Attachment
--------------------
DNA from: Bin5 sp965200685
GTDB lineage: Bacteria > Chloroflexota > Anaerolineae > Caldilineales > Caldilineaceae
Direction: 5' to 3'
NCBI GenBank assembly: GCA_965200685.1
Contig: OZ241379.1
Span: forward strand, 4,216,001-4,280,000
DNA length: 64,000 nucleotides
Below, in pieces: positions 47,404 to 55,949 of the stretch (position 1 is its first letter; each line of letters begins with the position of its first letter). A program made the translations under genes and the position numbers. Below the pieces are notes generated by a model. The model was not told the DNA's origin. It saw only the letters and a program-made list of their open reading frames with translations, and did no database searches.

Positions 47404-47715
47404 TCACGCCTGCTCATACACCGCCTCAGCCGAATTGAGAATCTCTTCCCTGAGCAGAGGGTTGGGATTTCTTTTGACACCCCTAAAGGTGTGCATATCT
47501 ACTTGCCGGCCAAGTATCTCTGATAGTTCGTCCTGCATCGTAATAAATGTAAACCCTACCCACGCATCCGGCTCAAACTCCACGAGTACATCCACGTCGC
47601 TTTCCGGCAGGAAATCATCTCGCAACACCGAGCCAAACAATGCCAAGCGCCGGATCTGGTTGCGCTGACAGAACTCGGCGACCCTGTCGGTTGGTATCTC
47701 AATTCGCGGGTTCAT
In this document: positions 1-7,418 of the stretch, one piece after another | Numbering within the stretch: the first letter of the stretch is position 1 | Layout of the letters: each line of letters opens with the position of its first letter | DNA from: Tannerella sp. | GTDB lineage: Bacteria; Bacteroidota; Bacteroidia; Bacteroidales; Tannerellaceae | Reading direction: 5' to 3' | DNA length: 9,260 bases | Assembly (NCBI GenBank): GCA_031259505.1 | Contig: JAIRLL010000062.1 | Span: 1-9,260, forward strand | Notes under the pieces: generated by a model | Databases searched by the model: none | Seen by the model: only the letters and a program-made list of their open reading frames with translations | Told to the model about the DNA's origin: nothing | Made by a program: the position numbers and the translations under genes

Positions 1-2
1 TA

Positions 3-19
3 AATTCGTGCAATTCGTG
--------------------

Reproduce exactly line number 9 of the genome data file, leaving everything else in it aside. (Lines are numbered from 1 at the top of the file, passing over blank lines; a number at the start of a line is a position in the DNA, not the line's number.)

Positions 47404-47715